An Indian surgeon's perspective on management of asymptomatic gallstones.

TitleAn Indian surgeon's perspective on management of asymptomatic gallstones.
Publication TypeJournal Article
Year of Publication2024
AuthorsVirk S, Arora H, Patil P, Sarang B, Khajanchi M, Bains L, Kizhakke DVeetil, Jain S, Nathani P, Dev Y, Gadgil A, Roy N
JournalAsian J Endosc Surg
Date Published2024 Apr
KeywordsAdult, Cholecystectomy, Cross-Sectional Studies, Gallstones, Humans, Risk Factors, Surgeons

INTRODUCTION: Cholelithiasis is widely prevalent in India, with a majority of patients being asymptomatic while a small proportion experiencing mild complications. In the laparoscopic era, the rate of cholecystectomies has increased owing to early recovery and fewer complications. In asymptomatic patients, the risk of complications must be balanced against the treatment benefit. Recent guidelines suggest no prophylactic cholecystectomy in asymptomatic patients. We aimed to find out the Indian surgeons' perspective on asymptomatic gallstone management.

METHODS: A cross-sectional e-survey was conducted of practicing surgeons, onco-surgeons and gastrointestinal-surgeons in India. The survey had questions regarding their perspective on laparoscopic cholecystectomy and treatment modalities in asymptomatic gallstones.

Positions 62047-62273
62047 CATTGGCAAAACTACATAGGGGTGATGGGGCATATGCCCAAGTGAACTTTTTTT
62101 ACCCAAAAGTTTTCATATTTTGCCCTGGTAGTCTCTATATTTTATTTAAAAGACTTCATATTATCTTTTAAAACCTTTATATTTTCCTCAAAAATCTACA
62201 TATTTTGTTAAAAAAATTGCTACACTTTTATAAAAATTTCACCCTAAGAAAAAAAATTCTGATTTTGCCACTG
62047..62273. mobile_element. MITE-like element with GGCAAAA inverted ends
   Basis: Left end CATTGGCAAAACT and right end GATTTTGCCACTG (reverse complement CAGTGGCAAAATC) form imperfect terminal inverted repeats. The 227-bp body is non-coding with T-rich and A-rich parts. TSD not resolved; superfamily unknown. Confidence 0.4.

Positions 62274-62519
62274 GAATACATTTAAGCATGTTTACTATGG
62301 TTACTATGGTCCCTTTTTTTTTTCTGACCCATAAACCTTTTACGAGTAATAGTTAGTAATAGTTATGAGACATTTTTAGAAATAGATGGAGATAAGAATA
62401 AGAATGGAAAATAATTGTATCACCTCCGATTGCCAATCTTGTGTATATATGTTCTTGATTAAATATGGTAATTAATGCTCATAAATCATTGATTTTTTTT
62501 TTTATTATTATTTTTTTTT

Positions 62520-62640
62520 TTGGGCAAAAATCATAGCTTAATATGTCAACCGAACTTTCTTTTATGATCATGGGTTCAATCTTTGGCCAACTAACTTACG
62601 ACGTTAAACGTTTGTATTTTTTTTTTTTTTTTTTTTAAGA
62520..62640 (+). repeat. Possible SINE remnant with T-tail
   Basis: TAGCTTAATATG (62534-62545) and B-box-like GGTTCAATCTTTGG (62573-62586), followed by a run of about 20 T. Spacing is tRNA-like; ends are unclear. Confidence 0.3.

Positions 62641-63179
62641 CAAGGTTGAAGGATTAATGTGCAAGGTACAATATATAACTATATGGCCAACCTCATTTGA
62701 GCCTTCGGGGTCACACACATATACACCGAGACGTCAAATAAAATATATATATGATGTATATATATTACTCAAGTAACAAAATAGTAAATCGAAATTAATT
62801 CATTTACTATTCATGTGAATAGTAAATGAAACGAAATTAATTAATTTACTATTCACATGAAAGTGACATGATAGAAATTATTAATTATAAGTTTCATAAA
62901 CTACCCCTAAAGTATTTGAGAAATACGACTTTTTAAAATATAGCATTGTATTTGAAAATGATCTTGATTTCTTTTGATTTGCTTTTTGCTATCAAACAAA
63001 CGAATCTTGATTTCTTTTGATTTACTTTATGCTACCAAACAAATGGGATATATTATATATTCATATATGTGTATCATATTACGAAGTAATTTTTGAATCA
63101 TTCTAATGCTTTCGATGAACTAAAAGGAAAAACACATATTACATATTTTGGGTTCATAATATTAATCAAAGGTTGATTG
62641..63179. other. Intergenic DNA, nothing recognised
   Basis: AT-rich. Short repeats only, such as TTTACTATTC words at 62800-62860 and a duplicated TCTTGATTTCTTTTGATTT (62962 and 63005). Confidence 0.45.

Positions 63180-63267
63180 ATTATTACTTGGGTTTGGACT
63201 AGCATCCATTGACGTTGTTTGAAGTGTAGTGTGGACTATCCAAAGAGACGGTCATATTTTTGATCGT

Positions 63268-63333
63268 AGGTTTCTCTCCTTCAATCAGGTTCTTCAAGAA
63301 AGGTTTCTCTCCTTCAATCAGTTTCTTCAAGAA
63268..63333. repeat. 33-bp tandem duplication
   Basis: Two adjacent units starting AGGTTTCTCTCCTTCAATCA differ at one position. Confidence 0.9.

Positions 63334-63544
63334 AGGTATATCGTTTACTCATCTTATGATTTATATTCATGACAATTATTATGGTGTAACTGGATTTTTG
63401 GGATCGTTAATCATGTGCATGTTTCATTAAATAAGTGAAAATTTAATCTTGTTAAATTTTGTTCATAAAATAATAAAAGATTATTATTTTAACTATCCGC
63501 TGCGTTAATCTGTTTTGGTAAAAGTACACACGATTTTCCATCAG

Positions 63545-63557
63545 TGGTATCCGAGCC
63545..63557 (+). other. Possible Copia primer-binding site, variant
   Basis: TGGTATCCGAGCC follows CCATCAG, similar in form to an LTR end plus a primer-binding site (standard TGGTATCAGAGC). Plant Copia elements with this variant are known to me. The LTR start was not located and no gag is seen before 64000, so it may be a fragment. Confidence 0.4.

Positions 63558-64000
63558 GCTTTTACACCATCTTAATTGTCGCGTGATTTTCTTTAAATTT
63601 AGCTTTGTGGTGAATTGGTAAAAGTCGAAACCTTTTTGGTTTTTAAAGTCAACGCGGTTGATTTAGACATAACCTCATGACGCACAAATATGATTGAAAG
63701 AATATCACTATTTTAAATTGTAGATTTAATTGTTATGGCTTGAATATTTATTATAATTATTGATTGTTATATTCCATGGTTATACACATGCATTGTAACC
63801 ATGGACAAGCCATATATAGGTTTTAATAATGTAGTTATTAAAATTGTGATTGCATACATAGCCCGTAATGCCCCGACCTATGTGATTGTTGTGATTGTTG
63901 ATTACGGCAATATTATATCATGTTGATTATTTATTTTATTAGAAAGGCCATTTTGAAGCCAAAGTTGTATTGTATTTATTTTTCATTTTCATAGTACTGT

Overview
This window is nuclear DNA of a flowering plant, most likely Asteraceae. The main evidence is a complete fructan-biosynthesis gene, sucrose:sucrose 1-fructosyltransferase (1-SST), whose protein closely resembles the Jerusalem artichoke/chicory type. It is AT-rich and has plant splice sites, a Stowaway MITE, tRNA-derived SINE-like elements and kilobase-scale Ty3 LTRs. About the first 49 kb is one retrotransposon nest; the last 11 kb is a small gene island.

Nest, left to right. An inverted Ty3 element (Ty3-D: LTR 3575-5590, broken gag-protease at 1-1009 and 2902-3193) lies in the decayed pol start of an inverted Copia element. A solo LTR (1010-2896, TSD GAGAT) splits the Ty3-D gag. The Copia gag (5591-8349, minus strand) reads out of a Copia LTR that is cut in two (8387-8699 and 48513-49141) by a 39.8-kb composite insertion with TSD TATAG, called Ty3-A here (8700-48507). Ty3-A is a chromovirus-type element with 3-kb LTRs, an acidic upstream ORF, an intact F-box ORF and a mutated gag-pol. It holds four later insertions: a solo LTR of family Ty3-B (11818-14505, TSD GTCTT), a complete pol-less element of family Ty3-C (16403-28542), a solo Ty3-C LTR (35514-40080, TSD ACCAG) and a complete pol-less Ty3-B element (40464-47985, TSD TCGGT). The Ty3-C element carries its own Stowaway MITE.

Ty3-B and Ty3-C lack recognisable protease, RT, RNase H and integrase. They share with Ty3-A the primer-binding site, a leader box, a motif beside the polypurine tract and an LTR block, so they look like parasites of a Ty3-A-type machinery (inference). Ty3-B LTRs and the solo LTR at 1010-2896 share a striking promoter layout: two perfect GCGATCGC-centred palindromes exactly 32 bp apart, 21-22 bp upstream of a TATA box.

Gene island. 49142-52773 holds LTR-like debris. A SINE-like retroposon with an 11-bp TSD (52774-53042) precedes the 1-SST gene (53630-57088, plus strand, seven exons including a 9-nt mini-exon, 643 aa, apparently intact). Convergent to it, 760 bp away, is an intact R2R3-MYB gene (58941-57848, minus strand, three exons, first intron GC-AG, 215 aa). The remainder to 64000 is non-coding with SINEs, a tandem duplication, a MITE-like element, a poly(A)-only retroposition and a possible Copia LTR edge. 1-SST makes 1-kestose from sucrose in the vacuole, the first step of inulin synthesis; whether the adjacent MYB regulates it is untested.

RESULTS: A total of 196 surgeons responded to the survey. Their mean age was 42.3 years. Overall, 111 (57%) respondents worked in the private sector. Most surgeons (164) agreed that the rate of cholecystectomy has increased since the advent of laparoscopy; 137 (70%) respondents agreed that they would not operate on patients without risk factors. Common bile duct stones, chronic hemolytic diseases, transplant recipients, and diabetes mellitus were the risk factors. Majority of the participants agreed on not performing a cholecystectomy in patients with asymptomatic gallstones.

CONCLUSION: There exists a lack of consensus among Indian surgeons on asymptomatic gallstone management in India. Where the majority of cases are asymptomatic and do not require surgery, certain comorbidities can influence the line of treatment in individual patients. Currently, the treatment guidelines for asymptomatic patients need to be established as cholecystectomies may be overperformed due to the fear of development of complications.

Alternate JournalAsian J Endosc Surg
PubMed ID38439130